Jay Leno is already restoring the car that burned him
In what appears to be the first video Jay Leno has filmed since a motorcycle accident hospitalized him back in January, the comedian goes into details of the bike crash and shares his plans for the 1910 White steam engine that sent him to a Los Angeles burn center in November. There’s good news, however, both for Leno and each of those vintage vehicles.
Jay likes to release a shop update like this on his YouTube channel, Jay Leno’s Garage, every few months. He’ll use the video to track several of his long-term restoration projects and share the adventures of keeping obsolete technology roadworthy. Jay doesn’t dabble in common repair jobs, either. For instance, he and his team are fabricating parts from scratch to restore one of the few remaining Duesenberg engines, one of the engineering marvels of America’s pre-WWII era.
The nice thing about handmade car parts, according to Leno, is that the most important part of the fabricating process—a craftsman’s hands—hasn’t changed. Even if you can’t buy the part anymore, “you can still make it.” That resourceful approach to the old-car hobby is what allows Leno to enjoy his cars and motorcycles out on the road … even when things don’t work out so well.
Those who follow Leno’s adventures know it was only a few months ago that he was seriously burned when one of his steam cars sprayed him with “a face full” of gasoline, which then caught fire. Weeks after healing from the skin grafts, Leno was back on stage—and behind the wheel of his Tesla. Just a few months later, as he was riding his 1940 Indian motorcycle, with its ornate orange sidecar, a wire suspended across a parking lot knocked him off the bike. The impact broke his collarbone and a few ribs and gave him a mean cut on his neck and face.
Leno has now healed from both accidents and is repairing both the steam car and the bike. The 1940 Indian will be receiving a new set of forks, the front “arms” of the motorcycle between which the front wheel sits. These were damaged when, after being separated from its driver, the vintage bike drove itself into a building. Leno believes the frame—the metal skeleton—is undamaged, so repairing the motorcycle is fairly straightforward, requiring only the replacement of old parts with new ones. Fixing the steam engine, however, is far more complicated.
Leno introduces the 1910 White steam engine as “something I forgot all about,” a moniker that seems awfully casual for the working relationship between him and that car. While the engine was running quite well when it spewed gas on him, corrosion was hiding in many of its pipes and valves. Jay and his team are planning to remake those parts and pieces to ensure that the White runs better—and more safely—than ever. The goal? For the steam car to return to the road, of course.
Leno isn’t just keeping the machines that put him in the hospital, he’s restoring them, and that’s part of what makes people like Jay great. Or, as he puts it, “Once a man turns 40 you can’t really teach him anything, he just keeps doing the same thing over and over.”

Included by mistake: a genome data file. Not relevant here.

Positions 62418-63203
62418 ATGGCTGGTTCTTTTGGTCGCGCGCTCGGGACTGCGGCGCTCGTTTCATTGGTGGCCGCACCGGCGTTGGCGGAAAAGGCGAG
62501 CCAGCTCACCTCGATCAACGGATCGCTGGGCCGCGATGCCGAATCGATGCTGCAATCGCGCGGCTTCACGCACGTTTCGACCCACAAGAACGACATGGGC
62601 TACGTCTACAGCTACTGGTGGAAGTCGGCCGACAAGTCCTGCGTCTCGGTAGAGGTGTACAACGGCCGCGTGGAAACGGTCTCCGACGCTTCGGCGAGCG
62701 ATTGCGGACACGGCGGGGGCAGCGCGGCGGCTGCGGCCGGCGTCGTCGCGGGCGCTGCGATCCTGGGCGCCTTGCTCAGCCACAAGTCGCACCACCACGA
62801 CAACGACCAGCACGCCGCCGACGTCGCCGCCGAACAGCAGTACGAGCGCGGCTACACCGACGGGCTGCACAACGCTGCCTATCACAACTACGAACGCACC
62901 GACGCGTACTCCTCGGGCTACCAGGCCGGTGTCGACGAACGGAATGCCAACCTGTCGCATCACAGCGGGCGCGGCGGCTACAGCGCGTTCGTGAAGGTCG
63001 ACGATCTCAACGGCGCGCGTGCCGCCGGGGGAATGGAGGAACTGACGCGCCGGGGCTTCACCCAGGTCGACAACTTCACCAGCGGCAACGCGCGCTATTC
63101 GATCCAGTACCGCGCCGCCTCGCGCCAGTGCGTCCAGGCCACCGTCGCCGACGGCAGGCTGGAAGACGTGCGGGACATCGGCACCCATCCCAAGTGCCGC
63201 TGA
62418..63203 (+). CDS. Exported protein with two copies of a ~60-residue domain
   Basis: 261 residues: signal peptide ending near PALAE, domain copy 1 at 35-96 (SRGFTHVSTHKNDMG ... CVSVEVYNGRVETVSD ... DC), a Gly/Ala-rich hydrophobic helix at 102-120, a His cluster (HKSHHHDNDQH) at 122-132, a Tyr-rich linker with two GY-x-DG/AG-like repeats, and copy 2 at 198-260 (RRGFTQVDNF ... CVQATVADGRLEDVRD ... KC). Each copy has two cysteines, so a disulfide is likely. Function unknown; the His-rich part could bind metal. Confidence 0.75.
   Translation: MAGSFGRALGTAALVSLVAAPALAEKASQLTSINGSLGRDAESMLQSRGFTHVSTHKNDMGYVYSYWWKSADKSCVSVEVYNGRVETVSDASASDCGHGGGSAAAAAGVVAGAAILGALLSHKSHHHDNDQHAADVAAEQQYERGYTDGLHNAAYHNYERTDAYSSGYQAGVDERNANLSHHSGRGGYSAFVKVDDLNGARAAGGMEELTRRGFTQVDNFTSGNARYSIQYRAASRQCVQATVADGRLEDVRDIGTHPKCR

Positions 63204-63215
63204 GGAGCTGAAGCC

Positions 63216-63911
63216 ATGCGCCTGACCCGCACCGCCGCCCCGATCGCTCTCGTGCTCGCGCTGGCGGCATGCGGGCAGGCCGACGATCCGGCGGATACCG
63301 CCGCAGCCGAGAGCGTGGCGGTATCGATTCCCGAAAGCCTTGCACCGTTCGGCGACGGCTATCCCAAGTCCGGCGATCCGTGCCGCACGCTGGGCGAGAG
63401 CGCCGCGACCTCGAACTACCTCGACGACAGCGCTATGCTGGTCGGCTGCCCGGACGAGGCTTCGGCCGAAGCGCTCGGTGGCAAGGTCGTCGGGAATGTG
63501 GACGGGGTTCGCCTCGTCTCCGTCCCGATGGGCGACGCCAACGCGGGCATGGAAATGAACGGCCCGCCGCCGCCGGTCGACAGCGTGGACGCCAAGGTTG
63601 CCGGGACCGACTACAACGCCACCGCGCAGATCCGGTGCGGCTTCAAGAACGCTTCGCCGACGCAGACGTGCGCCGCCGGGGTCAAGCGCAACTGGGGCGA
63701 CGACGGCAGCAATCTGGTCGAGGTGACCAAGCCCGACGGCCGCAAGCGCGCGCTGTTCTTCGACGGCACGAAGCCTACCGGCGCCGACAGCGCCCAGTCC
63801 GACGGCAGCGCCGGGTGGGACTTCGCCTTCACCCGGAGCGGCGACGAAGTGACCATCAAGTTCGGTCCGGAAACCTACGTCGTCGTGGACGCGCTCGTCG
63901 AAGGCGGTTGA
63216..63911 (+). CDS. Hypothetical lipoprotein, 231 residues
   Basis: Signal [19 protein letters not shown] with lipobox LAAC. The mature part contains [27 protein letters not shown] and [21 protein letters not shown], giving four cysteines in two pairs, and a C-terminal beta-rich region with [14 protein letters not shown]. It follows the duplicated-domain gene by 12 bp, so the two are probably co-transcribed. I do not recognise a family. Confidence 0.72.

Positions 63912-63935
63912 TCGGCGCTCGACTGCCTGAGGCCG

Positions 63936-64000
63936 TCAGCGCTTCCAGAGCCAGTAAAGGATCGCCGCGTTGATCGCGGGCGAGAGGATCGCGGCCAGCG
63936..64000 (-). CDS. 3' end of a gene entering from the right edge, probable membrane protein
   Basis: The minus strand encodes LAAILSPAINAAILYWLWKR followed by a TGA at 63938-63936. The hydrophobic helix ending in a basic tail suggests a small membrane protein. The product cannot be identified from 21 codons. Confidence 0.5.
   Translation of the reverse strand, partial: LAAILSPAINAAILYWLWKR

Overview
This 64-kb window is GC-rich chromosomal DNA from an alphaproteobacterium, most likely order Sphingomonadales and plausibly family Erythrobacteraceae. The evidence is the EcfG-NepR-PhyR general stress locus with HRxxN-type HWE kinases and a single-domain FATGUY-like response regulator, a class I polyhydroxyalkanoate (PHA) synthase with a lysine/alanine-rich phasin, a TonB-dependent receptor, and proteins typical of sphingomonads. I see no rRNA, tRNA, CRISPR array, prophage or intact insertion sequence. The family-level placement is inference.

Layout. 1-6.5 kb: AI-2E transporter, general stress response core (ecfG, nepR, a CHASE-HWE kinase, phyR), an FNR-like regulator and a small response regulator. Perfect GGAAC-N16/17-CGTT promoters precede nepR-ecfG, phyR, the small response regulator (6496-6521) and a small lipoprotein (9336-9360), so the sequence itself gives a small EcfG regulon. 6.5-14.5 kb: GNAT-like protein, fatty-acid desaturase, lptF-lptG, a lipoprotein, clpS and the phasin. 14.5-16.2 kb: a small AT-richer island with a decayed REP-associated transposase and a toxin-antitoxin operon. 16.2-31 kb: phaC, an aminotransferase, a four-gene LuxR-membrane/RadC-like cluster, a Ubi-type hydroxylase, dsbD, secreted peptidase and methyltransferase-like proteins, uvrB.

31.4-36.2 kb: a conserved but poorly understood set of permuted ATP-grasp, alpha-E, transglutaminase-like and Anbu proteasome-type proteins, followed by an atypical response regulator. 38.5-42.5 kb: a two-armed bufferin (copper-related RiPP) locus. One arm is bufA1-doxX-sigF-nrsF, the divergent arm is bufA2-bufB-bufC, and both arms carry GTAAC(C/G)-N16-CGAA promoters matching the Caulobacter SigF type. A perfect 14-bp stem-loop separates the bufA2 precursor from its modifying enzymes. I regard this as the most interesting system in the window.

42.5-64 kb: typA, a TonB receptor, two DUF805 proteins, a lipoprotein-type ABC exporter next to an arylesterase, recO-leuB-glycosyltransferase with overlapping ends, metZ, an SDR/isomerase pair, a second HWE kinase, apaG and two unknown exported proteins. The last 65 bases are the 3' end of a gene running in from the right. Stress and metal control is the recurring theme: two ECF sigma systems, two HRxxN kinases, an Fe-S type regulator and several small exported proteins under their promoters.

Well, Jay, that might have some truth, but in your case, we appreciate what you are doing and the projects you are working on. Glad to see you back in the shop.
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Jay is just like us and he is well so it is time to get back to work.
Just be careful Jay we need you around.
I agree. Get back on that horse Jay and make yourself happy. If anyone can refer good mechanics in the San Fernando Valley (CA) that works on classic cars 1974 Karmann Ghia and 88 Subaru please let me know. It is very difficult to fine good mechanics that know how to work on these cars now.
When I watched the episode, I learned more about steam cars than I had in all my previous years. Jay and his teams are keeping some history alive that would otherwise disappear forever. For instance, the Duesenberg engine piece was fascinating to me.
When Jay joked that we shouldn’t tell his wife about getting back on a motorcycle, it was exactly like we were just a bunch of his buddies standing around in his garage rather than like he was filming a TV show.
When working with gas, have a fan running to blow air into the area.
This will keep the fuel/air ratio below the combustion point.
I was never impacted, but recall several racers that were injured when removing fuel cell foam from the bladder. We used to remove the cell, and fill it with water to reduce the chance of fire. Drain it off after an hour or so, and pull the damp foam out of the access port. Fuel cells were built slightly oversize, and had to have something displace the extra capacity to be legal. Empty quart size oil bottles did a nice job, and I never saw any degradation from living in the fuel tank.
Any one that knows great honest mechanics that work in the San Fernando Valley (CA) please let me know. I have a 1988 GL Subaru Wagon and 1974 Karmann Ghia.
I think Jay Leno should do what makes him happy.
Wonder what his wife is saying.
I am 81 & I still have faith in the old car industry & it is guys like you that make it all possible,keep up the good work.
No surprise to see him back in the shop working away on the projects. I would too if I was him. I’m glad to see he is doing well.
I have always enjoy Jay he’s such a down to earth guy you have always had so much respect for all others Jay! He’s just a super nice person!
I met him at the rock store one day he was driving the big car with plane engine in it, he was just like anyone else that plays with car’s and bike’s very good guy.